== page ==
DAMASCUS, Syria (AP) -- A mortar shell slammed into a Damascus building that houses the Vatican's embassy on Tuesday, eyewitnesses said, in what was the latest of a string of assaults on foreign diplomatic missions in the Syrian capital.
It was not clear if the diplomatic mission near the upscale Abu Roummaneh district was specifically targeted in the early morning attack, which damaged the roof. No casualties were reported and no one claimed responsibility for the attack.
Rebels fighting to topple President Bashar Assad have frequently fired mortars into the capital, where the government tries to portray life as normal despite the country's civil war raging well into its third year.
Vatican spokesman the Rev. Federico Lombardi told reporters that the pope has been informed of the shelling, which Lombardi said occurred at around 6:30 a.m. local time and left no casualties.
"Given the hour, there was only material damages, not to people," Lombardi said. "Had it been later it would have been much more dangerous. Thanks to God no one was hurt," he said.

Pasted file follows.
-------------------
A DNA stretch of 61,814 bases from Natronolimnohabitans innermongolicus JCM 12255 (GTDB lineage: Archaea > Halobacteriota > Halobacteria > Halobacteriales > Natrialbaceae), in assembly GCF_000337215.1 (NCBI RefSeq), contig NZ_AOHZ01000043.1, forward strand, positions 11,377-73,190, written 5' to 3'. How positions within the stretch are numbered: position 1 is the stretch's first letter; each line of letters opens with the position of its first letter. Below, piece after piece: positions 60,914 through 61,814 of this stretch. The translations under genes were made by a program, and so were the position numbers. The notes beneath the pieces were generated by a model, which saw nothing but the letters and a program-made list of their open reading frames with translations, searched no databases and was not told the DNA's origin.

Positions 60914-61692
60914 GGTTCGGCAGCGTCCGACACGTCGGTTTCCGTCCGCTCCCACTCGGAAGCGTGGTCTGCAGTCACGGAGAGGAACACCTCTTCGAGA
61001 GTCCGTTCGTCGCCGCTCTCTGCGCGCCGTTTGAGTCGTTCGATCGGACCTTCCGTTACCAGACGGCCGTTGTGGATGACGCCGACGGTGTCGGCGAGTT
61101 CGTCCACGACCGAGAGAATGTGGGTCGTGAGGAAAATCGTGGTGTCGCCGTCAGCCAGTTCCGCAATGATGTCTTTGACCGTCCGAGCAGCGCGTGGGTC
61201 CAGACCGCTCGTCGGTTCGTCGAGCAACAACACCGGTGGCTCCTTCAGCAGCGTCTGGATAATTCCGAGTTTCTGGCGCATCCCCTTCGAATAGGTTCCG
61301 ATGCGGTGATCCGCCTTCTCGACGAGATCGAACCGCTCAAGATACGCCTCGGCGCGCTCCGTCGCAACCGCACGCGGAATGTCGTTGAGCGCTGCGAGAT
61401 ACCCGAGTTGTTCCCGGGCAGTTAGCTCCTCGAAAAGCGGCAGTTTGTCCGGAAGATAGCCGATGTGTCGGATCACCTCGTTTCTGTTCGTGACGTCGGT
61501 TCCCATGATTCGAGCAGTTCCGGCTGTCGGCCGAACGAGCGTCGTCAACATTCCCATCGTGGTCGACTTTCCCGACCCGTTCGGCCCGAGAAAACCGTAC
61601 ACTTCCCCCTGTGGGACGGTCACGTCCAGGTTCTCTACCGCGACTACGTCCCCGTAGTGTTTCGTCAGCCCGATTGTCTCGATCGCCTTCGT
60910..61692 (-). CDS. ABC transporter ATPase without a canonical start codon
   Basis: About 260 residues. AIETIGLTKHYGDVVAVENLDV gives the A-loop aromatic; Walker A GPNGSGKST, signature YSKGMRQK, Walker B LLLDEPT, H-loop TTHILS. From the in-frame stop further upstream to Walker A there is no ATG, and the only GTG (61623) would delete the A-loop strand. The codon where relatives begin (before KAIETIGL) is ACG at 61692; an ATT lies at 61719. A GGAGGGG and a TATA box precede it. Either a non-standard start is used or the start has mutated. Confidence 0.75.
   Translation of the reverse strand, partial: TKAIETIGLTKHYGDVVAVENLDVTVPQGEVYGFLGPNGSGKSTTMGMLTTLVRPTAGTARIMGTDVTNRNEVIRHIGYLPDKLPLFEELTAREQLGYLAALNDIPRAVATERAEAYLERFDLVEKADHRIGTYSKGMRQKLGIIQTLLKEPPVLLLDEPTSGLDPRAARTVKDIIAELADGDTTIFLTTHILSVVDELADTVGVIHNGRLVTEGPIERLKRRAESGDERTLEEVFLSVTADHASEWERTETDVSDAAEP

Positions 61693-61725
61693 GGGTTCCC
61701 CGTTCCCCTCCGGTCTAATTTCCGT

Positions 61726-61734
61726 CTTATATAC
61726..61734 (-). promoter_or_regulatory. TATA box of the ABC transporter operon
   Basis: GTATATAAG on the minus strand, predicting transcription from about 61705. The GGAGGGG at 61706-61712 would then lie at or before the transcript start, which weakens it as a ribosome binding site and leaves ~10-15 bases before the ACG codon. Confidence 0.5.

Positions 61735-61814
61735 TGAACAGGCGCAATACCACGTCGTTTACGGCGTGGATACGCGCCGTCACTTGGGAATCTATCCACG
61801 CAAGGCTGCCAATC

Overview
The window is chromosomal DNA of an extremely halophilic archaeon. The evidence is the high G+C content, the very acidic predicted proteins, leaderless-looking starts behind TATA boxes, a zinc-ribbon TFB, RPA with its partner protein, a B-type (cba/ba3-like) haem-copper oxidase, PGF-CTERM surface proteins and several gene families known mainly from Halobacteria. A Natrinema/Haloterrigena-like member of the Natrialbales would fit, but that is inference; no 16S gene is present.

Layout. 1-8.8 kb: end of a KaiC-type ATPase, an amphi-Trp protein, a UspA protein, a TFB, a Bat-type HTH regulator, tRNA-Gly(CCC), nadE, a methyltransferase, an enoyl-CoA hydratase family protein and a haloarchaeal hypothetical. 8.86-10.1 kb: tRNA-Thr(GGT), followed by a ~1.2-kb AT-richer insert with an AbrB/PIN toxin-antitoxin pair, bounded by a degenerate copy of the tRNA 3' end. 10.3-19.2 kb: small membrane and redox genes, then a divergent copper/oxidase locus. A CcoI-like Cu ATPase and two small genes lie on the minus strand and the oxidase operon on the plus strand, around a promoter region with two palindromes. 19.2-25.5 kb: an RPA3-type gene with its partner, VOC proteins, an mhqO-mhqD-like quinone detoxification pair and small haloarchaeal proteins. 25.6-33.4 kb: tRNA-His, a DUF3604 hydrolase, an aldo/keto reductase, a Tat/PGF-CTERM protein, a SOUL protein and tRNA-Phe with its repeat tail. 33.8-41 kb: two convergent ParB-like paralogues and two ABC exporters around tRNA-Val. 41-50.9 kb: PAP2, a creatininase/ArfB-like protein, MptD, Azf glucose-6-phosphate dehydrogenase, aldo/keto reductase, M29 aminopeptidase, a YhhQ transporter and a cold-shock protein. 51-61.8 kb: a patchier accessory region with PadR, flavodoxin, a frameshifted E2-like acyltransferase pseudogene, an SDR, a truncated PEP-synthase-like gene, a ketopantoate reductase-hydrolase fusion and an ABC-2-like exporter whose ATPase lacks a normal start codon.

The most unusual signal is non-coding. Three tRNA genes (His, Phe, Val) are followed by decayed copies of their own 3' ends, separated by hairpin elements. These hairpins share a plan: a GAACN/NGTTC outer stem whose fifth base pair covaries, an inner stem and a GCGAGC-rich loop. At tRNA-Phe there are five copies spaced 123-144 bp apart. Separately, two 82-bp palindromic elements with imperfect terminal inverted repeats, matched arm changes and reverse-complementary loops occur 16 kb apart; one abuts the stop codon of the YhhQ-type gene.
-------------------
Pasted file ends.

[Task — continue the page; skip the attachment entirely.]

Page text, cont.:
In September, a mortar round hit the Iraqi embassy, killing four people. Similar shelling took place at the diplomatic missions of China and Russia earlier the year but left no casualties.
Moscow and Beijing have supported Assad in the conflict, which started in 2011 as largely peaceful uprising against his rule but deteriorated into a civil war pitting mostly Sunni Muslim rebels against Assad, whose Alawite sect stems from Shiite Islam.
The rebels are backed by the United States and its European and Persian Gulf allies, such as Saudi Arabia and Qatar.
Associated Press writer Daniela Petroff at the Vatican City contributed to this report.